Once Upon a Time In Hollywood DP Robert Richardson gets philosophical about the art of film projection, the beautiful failures of old lenses, and how we will all end up like Rick Dalton. Here’s my talk with the three-time Oscar winner for Filmmaker Magazine.
In my newest interview for Filmmaker Magazine, Panavision Senior Vice President of Optical Engineering Dan Sasaki talks being a second-generation member of the Panavision family, the storied history of the C Series anamorphics, and personalizing lenses for cinematographer Robert Richardson for use on Quentin Tarantino’s Once Upon a Time In Hollywood.
Here’s an excerpt:
Filmmaker: Do you have a favorite set of lenses that you wish got rented out more?
Sasaki: Oddly enough, I cannot say that I have encountered a situation in which any particular series has gone unnoticed or underutilized. The amount of content [being made now] has created a bit of a renaissance in which the art of cinematography has evolved into an adventure that I have not seen the likes of in my history at Panavision. Cinematographers are figuring out ways to maintain their authorship and carry their intent throughout the entire imaging chain. That includes experimenting with every type of lens we carry.
(Above, photo by Andrew Cooper) Shooting an action scene from a fictional Rick Dalton flick in Quentin Tarantino’s Once Upon a Time In Hollywood. The behind the scenes pic is featured in the August issue of American Cinematographer magazine, which includes interviews with DP Robert Richardson, colorist Yvan Lucas, and gaffer Ian Kincaid. The story is currently only accessible in the print edition, but if you’re interested in such things I highly recommend subscribing. A two-year digital subscription is only $50.
Here’s Richardson on the film – his sixth with Tarantino – from the American Cinematographer piece:
“It’s about mortality, about the recognition of when we slowly begin to fade from a place in the spotlight to somewhere else. [It’s also] a celebration of a time period in Hollywood that was shifting – as Quentin has said, it is his love letter Hollywood.”
Check out more in the Shot Behind the Shot series here.
(Above) Quentin Tarantino and Steve Buscemi rehearse a scene from Reservoir Dogs (1992) at the 1991 Sundance Director’s Lab. This comes from a gallery of Sundance lab pics that recently went up on Indiewire.
Deep Fried Links is a new feature I’m going to try to roll out weekly to share a few interesting nuggets from around the world wide web. This is never going to be the place you come for breaking news about Batman casting, but it will be a useful resource to discover stories you might have missed.
For the inaugural post, we’ve got new books about Wes Anderson and the cult film The Room, a NY Times interview with Carrie director Kimberly Pierce, movie lists courtesy of Quentin Tarantino and Robert Rodriguez and an ode to the “O” face from Lars von Trier. Plus much more. (Continue reading) Continue Reading ›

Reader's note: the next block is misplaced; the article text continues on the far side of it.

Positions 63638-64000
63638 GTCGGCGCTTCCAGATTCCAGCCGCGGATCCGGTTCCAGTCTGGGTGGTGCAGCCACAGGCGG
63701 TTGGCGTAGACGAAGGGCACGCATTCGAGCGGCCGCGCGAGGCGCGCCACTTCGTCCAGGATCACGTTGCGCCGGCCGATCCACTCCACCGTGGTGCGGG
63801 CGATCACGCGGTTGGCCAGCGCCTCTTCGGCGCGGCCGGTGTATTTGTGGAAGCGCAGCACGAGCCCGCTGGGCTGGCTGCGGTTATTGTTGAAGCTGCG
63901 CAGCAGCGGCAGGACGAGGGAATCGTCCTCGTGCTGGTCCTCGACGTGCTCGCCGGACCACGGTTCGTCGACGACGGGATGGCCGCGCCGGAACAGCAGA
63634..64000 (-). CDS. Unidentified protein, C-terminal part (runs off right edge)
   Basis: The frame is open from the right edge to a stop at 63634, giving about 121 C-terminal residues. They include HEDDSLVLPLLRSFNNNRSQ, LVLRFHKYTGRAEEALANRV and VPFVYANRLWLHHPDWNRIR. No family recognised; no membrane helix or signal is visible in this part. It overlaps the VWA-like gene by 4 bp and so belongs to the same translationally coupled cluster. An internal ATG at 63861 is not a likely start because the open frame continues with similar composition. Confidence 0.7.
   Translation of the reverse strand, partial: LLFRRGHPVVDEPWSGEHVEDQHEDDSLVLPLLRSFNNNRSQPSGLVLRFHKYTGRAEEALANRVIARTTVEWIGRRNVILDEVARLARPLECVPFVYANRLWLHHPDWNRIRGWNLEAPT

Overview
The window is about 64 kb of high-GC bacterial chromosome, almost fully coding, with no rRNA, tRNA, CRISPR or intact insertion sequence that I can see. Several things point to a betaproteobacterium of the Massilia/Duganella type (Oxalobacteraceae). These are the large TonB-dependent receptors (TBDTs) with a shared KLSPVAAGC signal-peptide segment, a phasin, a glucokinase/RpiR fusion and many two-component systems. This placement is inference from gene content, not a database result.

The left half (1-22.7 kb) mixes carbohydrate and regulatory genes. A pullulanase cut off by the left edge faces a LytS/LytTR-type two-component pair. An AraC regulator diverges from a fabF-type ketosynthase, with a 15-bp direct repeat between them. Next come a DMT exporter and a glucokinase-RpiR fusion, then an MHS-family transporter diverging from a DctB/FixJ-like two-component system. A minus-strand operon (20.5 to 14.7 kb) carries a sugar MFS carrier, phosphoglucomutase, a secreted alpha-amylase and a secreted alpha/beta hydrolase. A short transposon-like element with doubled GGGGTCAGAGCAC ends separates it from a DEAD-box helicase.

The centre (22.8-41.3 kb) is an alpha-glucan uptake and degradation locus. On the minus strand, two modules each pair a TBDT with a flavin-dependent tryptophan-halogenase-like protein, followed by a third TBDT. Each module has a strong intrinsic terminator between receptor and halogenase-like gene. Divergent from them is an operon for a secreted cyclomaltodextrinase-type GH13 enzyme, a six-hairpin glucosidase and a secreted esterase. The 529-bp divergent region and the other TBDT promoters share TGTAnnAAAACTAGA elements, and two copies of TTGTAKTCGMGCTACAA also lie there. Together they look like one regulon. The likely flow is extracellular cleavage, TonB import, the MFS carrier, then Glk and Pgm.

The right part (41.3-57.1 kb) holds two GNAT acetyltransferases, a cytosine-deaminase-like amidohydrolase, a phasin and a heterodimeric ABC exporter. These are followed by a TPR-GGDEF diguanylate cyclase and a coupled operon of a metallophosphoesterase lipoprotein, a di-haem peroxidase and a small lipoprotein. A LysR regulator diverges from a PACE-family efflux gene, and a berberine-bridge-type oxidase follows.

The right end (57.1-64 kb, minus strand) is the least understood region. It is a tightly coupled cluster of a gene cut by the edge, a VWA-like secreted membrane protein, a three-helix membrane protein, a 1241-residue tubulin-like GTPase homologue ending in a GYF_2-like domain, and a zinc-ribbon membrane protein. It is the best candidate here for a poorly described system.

The 1961 western One-Eyed Jacks marks the lone directorial effort of Marlon Brando. A morally bleak yet visually lush revenge yarn, the film is now considered a classic of the genre and counts among its admirers Martin Scorsese, David Lynch and Quentin Tarantino.
But at the time of its release the movie was a costly albatross for Paramount and the beginning of a downward spiral of excess by Brando that tarnished his career to the point that Francis Ford Coppola had to jump through a myriad of hoops in order to cast Brando in The Godfather (1972).
One-Eyed Jacks‘ troubled production history includes the firing of screenwriter Sam Peckinpah and original director Stanley Kubrick. Brando took over as director following Kubrick’s departure and the film’s original 12 week shooting schedule and $1.8 million budget ultimately ballooned into a six-month shoot with a $6 million price tag.
Brando’s initial cut of the film ran nearly five hours. When Paramount requested substantial changes, Brando walked away from the movie and the studio sliced One-Eyed Jacks down to two hours and 21 minutes and altered the ending to a happier one.
Below is a collection of behind the scene stills from the film. The images come from a trio of sources – the blog Cinephilia and Beyond, the website Selvedgeyard.com and the blog Fifties Westerns. Toby Roan, the gentleman behind the blog Fifties Westerns, is also working on a book about Brando’s oater titled A Million Feet of Film: The Making of One-Eyed Jacks.
Continue Reading ›
Ever wonder how actors in westerns manage to stay so still atop their horses for close-ups? This still from Sam Peckinpah’s The Wild Bunch (1969) provides the answer. Below, a behind the scenes shot from Quentin Tarantino’s Django Unchained (2012) shows Leonardo DiCaprio atop a ladder to provide a horseback-level eyeline.
The Wild Bunch photo comes from the blog http://kinoimages.wordpress.com/, which is updated daily with film-centric images.